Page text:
Health workers in many low-income countries are not adequately trained to deliver pregnant women safely. The Safe Delivery App (SDA) was developed in response to this situation, providing animated clinical instruction videos in basic emergency obstetric and neonatal care. SDA aims to improve knowledge and skills of health workers located in the periphery of the health system in order to improve quality of care and potentially save the lives of mothers and newborns. The objective of this qualitative study is to explore users’ experiences with using SDA and in which ways the app influences their work situation and their perceived ability to conduct safe deliveries.
Eleven focus group discussions and four individual interviews were conducted with 56 midwives, nurses and health extension workers from five districts in West Wollega Zone, Oromiya region of Ethiopia. The data further include observations and informal conversations. All interviews were recorded, transcribed verbatim, checked for corrections and analysed using systematic text condensation.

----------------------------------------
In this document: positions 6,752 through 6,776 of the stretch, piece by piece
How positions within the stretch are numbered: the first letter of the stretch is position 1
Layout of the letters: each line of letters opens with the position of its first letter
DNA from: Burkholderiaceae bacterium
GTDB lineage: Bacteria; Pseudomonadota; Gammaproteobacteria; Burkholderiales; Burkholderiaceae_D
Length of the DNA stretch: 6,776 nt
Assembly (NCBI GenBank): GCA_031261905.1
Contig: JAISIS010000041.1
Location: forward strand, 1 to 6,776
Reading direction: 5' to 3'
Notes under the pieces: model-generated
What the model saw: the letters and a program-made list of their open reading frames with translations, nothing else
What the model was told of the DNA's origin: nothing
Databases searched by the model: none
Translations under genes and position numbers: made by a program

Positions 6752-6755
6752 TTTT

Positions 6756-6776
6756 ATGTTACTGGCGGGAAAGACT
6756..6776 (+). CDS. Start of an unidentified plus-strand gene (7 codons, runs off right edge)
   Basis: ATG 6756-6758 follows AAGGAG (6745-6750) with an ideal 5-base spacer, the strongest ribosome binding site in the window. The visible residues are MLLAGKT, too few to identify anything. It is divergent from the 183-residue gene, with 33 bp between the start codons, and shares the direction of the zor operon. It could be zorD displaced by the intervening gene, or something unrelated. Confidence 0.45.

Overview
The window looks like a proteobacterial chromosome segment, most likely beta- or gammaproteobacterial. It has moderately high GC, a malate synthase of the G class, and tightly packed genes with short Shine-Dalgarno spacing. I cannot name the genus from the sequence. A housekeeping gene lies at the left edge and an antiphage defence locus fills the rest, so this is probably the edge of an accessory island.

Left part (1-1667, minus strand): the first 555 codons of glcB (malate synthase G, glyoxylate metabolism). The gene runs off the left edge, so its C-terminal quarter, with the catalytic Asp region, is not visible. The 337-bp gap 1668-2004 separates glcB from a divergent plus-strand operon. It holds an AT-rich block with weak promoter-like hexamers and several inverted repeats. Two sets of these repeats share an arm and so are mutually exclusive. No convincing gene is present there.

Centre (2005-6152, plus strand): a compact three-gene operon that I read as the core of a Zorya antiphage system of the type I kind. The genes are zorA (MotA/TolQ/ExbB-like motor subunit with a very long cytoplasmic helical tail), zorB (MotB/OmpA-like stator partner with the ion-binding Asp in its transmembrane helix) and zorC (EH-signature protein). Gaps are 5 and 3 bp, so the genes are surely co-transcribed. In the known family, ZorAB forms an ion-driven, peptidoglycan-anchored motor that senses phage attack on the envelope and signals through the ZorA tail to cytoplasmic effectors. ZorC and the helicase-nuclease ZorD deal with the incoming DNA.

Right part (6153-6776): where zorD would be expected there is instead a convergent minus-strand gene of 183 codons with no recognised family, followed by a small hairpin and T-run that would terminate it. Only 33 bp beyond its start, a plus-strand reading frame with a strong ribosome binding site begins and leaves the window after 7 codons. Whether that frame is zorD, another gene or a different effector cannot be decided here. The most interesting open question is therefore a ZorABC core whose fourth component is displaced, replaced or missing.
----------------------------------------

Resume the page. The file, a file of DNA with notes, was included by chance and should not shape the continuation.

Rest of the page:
The findings indicate that health workers perceive the SDA as a useful tool, which helps them memorize and update knowledge and skills, and improves their confidence. The app is used in varying ways depending on internal and external factors such as own competencies, availability of equipment and frequency of births attended. User patterns follow the relevance of the tool according to the health workers’ context – those who conduct more deliveries have used the app more often in emergency situations, whereas those who conduct fewer deliveries tend to use it to improve their knowledge and to provide health education to pregnant women. Health workers experienced that community members showed more recognition and trust in their abilities and ascribed this to their increased confidence in assisting in deliveries. The increased recognition from communities may also be associated with the use of medical technology.
Health workers perceive the SDA as having improved their ability to manage complications during childbirth and have gained increased community recognition and trust.